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The reliability horizon for semi-classical quantum gravity: Metric uctuations are often more important than back-reaction

Matt Visser
Physics Department, Washington University, St. Louis, Missouri 63130-4899 (gr-qc/9702041; 20 February 1997; Revised 18 June 1997)

ABSTRACT In this note I introduce the notion of the reliability horizon for semi-classical quantum gravity. This reliability horizon is an attempt to quantify the extent to which we should trust semi-classical quantum gravity, and to get a better handle on just where the Planck regime resides. I point out that the key obstruction to pushing semi-classical quantum gravity into the Planck regime is often the existence of large metric uctuations, rather than a large back-reaction. There are many situations where the metric uctuations become large long before the back-reaction is signicant. Issues of this type are fundamental to any attempt at proving Hawkings chronology protection conjecture from rst principles, since I shall prove that the onset of chronology violation is always hidden behind the reliability horizon. Revisions: Central denitions and results essentially unchanged. Discussion of the relationship between this letter and the KayRadzikowskiWald singularity theorems greatly extended and claried. Discussion of reliability horizon near curvature singularities modied. Several references added. Minor typos xed. Technical TEX modications.


Semi-classical quantum gravity [14] is the approximation wherein we keep the gravitational eld classical, while quantizing everything else. This hybrid theory is clearly a half-way-house on the road to quantum gravity, but it has two very decided advantages over the various speculative theories of quantum gravity currently in vogue: (1) Semi-classical quantum gravity is rmly based in experimental reality, and (2) Semi-classical quantum gravity is relatively tractable. In particular, essentially all of black hole thermodynamics, the stress-energy renormalization programme [2,3], and Lorentzian wormhole physics [48], is carried out within this framework. A related issue that is currently only treatable within the framework of semi-classical quantum gravity, and that has excited much recent attention, is that of Hawkings chronology protection conjecture [9,10]. Various attempts at proving this conjecture have been made [4,1114], culminating in the singularity theorems of Kay, Radzikowski, and Wald [15]. These theorems are set up, proved, and in fact only make sense within the semi-classical quantum gravity approximation, so it behooves us to develop a rather good feel for where we should stop believing this approximation. Qualitatively,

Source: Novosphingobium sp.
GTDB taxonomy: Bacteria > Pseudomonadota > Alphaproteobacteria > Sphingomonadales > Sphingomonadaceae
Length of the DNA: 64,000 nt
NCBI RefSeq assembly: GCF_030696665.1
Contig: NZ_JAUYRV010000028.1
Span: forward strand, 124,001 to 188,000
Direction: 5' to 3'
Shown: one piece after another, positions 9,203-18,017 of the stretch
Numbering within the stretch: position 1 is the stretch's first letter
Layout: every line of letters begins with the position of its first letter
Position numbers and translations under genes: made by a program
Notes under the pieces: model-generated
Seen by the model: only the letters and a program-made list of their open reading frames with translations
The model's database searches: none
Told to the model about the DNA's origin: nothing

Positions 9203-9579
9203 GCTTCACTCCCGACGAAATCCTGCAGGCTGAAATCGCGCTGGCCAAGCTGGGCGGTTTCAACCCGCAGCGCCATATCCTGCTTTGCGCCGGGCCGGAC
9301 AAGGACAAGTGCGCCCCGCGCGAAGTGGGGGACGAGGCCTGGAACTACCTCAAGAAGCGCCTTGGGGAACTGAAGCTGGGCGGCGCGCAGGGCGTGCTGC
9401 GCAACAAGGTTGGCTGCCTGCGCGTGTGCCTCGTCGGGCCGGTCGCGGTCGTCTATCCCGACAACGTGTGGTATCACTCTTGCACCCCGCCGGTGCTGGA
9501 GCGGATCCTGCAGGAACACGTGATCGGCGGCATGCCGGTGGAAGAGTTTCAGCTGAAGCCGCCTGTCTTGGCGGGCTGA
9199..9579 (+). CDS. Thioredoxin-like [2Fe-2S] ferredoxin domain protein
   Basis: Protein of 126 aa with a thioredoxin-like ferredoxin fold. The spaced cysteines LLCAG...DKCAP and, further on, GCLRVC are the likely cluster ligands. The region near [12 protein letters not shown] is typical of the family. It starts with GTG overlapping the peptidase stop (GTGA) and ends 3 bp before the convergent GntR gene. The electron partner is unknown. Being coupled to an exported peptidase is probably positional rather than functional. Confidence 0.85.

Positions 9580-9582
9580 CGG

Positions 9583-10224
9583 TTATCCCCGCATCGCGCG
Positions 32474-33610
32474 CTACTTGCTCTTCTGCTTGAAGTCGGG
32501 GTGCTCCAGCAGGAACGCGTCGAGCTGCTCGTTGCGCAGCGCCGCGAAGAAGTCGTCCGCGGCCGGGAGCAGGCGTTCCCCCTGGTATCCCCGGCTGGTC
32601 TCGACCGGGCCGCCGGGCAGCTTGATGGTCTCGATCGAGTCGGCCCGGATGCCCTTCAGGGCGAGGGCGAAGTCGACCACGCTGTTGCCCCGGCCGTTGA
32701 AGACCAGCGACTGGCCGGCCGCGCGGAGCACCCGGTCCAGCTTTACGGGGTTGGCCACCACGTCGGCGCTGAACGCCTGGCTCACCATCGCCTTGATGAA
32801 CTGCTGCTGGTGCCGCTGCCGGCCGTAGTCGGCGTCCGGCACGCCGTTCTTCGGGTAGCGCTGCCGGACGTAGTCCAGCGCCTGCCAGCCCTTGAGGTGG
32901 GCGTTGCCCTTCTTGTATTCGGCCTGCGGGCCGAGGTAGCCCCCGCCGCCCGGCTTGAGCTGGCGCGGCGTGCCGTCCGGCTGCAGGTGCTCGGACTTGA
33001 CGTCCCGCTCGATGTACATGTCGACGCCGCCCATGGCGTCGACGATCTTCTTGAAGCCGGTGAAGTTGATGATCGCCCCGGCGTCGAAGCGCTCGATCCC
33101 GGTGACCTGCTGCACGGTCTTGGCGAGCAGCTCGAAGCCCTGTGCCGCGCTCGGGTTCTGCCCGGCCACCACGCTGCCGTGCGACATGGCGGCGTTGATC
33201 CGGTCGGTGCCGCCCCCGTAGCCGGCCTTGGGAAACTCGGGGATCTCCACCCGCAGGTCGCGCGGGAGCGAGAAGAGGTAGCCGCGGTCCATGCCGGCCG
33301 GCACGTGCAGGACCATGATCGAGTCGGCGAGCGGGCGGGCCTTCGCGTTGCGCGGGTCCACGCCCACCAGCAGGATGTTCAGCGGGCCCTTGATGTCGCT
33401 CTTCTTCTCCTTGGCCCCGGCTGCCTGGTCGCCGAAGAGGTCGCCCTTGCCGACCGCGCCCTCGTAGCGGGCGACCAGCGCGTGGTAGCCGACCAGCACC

the answer to this question has been known since the pioneering work of Wheeler in the late 1950s [16,17]: We should certainly stop believing semi-classical quantum gravity once we enter the Planck regime. The subtleties arise in recognizing the onset of Planck scale physics. (Of course there is the logical possibility, however unlikely, that all current theories could break down with only just a little more energy in our accelerators. I will not deal with any new physics that may be hiding just around the corner, but will instead focus on the region where we know that current theories must break down of their own accord even if no other new physics intervenes at lower energies.) To help get a better handle on these issues I will introduce a few new concepts: the reliable region; the reliability boundary; and the reliability horizon. These concepts will be dened in a way that is similar to standard concepts of classical general relativity: the chronology-violating region; chronology boundary; and chronology horizon respectively. The precise location of reliability horizon I dene is (deliberately) somewhat fuzzy, in many respects it is similar to the stretched horizon of the black hole Membrane Paradigm [18]. We can always argue over the last factor of ten or so concerning where exactly to place the reliability horizon. This fuzziness is not a problem and the notion of reliability horizon is still useful since I shall show that the reliability horizon is always outside the chronology horizon. Physically, the reliability horizon is characterized by the onset of either large metric uctuations (Planck scale curvature uctuations) or a large back-reaction (Planck scale expectation value for the curvature). I shall argue that in many situations the onset of large metric uctuations precedes the onset of large back-reaction. In view of this we should stop believing the semi-classical quantum gravity approximation at the reliability horizon, before reaching the chronology horizon.

arXiv:gr-qc/9702041v2 18 Jun 1997

Let be any geodesic (spacelike, null, or timelike) that connects some point x to itself. Let (x, y) denote the relativistic interval from x to y along the geodesic . (x, y) = +s2 0 2 if the geodesic is spacelike, if the geodesic is lightlike, if the geodesic is timelike. (1)

Dene level sets (2 ) by 1

(2 ) x : = 0| (x, x) 2 .